What’s the big deal with pig meat? Turn one way and pork is bad for you look another and it’s good! So which one is it? As with everything else this topic is not red and white; it’s pink!
I choose to not eat meat. My choice not yours. I have numerous reasons and not one is more right than another; I do not have to defend my choice to you. I do not expect you to defend your choice to me. Eat meat if you want. In fact there are many benefits to a meat based diet. Your reasons are no more right than mine. This is not a vegetarian good, meat bad kind of topic. The question was asked so this is my answer.
A History Lesson
Pork has a history that may lend some light on the whole pig meat bad/good dilemma. It all begins with religious texts; but is this where it will end? For some maybe!
Pigs have cloven hooves; a sign of the devil, or a devil depending on your view point. Some people will stop right here this may be reason enough to avoid pork products. Read on if you need more than that!
Any animal that has a cloven hoof that is completely split into double hooves, and which brings up its cud that one you may eat. — Leviticus 11:3
And the pig, because it has a cloven hoof that is completely split, but will not regurgitate its cud; it is unclean for you. You shall not eat of their flesh, and you shall not touch their carcasses; they are unclean for you.
The consumption of pork dates back to 5000 BC and now makes up about 38% of meat production worldwide.
Pigs were one of the first animals to be domesticated for food because of their adaptable nature. As omnivores they would consume human rubbish and help to keep settlements clean.
The entire animal was useable for early settlements; with very tough skin the hide was used for shields and/or shoes. Hair and bones used for brushes, brooms and tools. Of course all this can be said for other animals as wells.
So here is where things get sticky when considering reasons to consume pork. While the pork industry wants you to believe that pork is “the other white meat” biologically speaking it is red meat. Myoglobin, an iron/oxygen binding protein found in muscle tissue, is in high abundance in pig flesh, while not as high as that of beef it is much higher than turkey or chicken.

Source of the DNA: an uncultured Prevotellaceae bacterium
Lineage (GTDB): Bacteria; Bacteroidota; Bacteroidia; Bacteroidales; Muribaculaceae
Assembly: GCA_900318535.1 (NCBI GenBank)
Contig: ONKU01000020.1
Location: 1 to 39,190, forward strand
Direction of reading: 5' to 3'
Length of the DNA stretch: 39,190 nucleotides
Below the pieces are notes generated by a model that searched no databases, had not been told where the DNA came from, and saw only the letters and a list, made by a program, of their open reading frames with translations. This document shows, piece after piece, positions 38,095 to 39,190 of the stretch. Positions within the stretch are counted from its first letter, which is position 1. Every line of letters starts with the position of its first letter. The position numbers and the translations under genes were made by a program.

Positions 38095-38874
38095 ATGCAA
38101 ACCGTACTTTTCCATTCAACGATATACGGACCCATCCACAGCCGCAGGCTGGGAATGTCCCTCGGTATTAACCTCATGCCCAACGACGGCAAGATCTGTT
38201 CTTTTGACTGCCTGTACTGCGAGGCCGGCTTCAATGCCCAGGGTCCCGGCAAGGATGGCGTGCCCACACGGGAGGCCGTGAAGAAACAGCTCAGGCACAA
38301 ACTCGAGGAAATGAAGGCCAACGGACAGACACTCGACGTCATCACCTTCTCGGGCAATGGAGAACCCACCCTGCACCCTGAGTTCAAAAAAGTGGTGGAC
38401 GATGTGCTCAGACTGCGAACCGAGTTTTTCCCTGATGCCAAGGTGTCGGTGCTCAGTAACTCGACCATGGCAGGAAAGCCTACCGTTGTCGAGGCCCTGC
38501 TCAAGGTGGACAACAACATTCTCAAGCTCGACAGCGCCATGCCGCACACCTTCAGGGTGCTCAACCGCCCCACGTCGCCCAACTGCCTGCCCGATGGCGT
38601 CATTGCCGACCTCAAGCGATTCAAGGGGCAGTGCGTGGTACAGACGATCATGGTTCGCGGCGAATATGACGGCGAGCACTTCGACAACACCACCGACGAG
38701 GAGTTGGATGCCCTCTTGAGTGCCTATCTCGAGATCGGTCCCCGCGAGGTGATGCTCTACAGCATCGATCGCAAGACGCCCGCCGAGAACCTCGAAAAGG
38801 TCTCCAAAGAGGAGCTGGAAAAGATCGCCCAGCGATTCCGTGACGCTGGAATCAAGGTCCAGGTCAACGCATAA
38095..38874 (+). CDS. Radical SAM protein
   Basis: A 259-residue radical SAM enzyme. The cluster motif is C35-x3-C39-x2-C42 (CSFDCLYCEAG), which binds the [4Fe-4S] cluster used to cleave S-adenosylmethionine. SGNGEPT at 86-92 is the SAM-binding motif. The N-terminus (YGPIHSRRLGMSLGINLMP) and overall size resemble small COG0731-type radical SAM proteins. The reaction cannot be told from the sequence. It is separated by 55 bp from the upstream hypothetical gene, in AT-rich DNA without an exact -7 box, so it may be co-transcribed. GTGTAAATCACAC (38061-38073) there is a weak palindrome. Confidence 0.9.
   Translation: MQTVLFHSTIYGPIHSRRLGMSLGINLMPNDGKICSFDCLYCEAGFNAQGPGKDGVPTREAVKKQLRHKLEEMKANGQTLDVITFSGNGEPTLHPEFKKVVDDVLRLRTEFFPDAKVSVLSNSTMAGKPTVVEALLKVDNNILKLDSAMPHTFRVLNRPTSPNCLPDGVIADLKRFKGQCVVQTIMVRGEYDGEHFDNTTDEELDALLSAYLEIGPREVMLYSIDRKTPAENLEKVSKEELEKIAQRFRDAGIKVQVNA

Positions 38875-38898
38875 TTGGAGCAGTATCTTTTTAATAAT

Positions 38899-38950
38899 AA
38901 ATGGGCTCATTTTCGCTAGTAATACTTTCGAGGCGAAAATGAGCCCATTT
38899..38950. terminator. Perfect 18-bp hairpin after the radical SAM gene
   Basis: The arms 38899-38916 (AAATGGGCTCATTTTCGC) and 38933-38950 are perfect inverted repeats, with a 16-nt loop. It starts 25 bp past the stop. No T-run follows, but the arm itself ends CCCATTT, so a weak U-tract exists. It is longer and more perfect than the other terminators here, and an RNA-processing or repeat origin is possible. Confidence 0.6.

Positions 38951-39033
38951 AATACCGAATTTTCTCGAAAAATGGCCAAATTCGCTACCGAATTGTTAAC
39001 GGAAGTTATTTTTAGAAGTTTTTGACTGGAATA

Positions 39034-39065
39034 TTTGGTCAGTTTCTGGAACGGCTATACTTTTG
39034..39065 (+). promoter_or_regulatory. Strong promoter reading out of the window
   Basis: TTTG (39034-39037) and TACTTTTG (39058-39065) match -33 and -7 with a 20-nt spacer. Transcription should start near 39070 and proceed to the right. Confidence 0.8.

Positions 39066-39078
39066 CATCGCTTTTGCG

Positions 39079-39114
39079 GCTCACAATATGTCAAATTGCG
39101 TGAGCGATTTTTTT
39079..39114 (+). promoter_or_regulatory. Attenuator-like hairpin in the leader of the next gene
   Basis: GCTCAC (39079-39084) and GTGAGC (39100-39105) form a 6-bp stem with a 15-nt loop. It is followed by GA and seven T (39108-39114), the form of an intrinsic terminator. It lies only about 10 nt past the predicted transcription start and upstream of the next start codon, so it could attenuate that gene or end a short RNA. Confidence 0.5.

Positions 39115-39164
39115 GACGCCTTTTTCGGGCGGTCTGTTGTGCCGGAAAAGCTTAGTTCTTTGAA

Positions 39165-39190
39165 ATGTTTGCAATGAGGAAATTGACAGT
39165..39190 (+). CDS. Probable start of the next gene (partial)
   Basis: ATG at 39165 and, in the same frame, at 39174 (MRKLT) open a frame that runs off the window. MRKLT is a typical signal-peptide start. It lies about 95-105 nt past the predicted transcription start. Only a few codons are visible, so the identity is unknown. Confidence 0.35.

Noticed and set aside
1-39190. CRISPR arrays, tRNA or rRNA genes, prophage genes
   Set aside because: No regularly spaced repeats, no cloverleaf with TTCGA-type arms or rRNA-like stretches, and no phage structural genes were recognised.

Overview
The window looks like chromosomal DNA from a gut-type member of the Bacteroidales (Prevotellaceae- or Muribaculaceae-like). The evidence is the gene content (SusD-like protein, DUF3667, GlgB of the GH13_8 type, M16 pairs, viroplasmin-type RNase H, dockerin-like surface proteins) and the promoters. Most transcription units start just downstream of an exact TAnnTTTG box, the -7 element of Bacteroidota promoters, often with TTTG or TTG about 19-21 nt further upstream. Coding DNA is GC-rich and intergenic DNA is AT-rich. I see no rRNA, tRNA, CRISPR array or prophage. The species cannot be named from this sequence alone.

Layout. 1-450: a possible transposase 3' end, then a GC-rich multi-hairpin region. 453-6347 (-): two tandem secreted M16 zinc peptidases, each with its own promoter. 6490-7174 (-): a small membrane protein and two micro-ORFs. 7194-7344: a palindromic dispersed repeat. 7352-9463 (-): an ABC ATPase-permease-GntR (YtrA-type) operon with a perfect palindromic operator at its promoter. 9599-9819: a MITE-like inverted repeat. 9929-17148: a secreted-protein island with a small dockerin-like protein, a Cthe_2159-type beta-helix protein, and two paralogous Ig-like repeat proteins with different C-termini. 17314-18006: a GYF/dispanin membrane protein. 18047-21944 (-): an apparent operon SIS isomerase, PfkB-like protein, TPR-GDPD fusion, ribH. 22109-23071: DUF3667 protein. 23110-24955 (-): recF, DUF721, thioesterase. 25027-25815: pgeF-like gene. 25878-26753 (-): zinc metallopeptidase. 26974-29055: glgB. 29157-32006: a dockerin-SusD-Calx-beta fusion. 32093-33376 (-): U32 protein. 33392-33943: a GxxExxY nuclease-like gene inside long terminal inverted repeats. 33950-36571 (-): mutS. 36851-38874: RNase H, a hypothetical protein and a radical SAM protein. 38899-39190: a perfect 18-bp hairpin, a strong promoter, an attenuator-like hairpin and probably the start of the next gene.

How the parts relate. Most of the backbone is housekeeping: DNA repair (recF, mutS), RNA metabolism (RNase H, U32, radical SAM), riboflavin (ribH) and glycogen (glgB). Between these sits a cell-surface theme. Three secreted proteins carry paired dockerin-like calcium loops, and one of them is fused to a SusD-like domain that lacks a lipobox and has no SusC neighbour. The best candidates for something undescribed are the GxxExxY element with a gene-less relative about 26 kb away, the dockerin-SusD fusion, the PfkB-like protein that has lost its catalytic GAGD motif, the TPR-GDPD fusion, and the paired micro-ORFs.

The most common cut of pork is the shoulder; just for fun let’s compare that to a beef shoulder.
In general pork comes out on top at lower calories and lower fat content when looking at different cuts. But what else is going on here to give piglets the bad rap?
The Sciency Stuff
Statically speaking pork comes in last place when asking the general population thoughts on the healthiest meats; with fish being in first place. Back in 2012 an article was published on the Psychology Today website (find it here) that looked at studies on pork meat. I’ll condense it:
Liver Cirrhosis, Liver Cancer and Multiple Sclerosis all show a positive correlation to the consumption of pig flesh. Meaning that as consumption increases so does the incidence of disease. Specifically cirrhosis of the liver by pork had a higher correlation than cirrhosis by alcohol! Where beef had no correlation whatsoever. So again, what is it about pork? One theory is the amount of polyunsaturated fats present in pork: saturated fats protect against liver disease and polyunsaturated causes it.
Ok so we get into some confusion here. Saturated fats are considered a bad fat increasing blood cholesterol while polyunsaturated are considered the “good fats” helping to reduce blood cholesterol. But we’re talking liver not heart health here. In reality all fat is good to some extent and all fat is bad to some extent. “Pink” area! Depending on the study you read, on the organ in question and the original thesis presented we can make any claim we want.
What to Believe?
Believe everything and nothing all at the same time. Yep that’s right! Be a skeptic. Ask questions. But in the end you must look to the self. What is going on in your body? This is the only real reason to avoid or include pork, or any food for that matter, in your diet. Most importantly eat in moderation. All good food can be “bad” when consumed in abundance.
Did this help you? Or confuse you more? Leave comments, ask questions!